Both groups are practising self-deception, the honest admission is: we cannot be sure; but let’s assume for a moment that those claims of the right are correct. If constrained income for the poor and unconstrained income for the rich really are “good for the economy”, then what does that tell us about “the economy”? Why would any decent person want a stronger economy under such circumstances?
This illustrates a fundamental problem with the idea of ‘the economy’ or ‘economic benefits’ in a generalised national sense. In real life, economic changes cause diverse and unpredictable consequences. Some people gain money, others lose money; impacts on quality of life may differ from the financial impacts and actions today have consequences for future generations.
Human beings measure and experience things in relative terms, so a change that benefits the rich and leaves everyone else financially neutral will worsen most people’s quality of life. Those divergences make it impossible to objectively measure whether a change has benefited an entire population. All attempts to make such assessments (like the cost benefit analysis loved by H M Treasury) rely on value judgements.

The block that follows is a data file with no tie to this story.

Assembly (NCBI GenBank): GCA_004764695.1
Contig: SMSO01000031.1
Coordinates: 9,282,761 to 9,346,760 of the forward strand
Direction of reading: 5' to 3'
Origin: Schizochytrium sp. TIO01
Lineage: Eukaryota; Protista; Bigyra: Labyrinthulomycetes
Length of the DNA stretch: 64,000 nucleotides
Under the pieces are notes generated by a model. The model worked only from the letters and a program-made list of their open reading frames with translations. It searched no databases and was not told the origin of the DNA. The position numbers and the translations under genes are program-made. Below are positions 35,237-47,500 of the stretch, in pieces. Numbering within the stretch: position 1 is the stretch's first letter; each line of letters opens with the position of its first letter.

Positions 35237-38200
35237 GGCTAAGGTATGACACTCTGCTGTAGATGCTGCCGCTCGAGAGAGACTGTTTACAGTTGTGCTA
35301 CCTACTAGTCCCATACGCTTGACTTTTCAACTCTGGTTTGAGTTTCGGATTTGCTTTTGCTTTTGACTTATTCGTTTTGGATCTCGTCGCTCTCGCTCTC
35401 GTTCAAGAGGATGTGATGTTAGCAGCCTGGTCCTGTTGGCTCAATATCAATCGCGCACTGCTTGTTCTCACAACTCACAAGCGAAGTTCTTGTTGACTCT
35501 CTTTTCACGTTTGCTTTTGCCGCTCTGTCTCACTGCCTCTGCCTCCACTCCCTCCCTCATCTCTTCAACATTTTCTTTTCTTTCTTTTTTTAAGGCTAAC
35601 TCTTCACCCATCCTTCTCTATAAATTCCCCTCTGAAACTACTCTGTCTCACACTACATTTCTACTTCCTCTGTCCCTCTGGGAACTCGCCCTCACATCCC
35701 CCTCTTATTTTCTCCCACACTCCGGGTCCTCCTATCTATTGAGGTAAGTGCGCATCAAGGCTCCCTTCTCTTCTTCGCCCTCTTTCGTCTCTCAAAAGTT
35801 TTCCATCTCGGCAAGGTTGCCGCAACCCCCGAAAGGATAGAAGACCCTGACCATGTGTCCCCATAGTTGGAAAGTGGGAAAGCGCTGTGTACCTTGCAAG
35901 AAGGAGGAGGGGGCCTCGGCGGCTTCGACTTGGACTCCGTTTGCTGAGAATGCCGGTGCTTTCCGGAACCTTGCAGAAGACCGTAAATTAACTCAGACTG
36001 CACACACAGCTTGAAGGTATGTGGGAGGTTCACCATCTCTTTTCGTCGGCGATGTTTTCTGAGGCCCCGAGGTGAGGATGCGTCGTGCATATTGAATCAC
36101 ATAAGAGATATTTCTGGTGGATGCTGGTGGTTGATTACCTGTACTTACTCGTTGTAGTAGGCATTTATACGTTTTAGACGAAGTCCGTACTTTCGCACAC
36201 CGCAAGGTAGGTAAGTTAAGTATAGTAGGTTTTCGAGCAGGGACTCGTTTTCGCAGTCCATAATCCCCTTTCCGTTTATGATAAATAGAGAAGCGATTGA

None of this bothers the right. The concept and its ideological influence are far too useful to worry about their validity. The right have used “good for the economy” to advocate a wide range of evils (satirised in this song by Justin Sane) from globalisation, fracking and the tobacco industry to sweatshops in developing countries. The left, and the green movement, sometimes try to jump on the same bandwagon (during the EU referendum for example) but rarely with such conviction or success.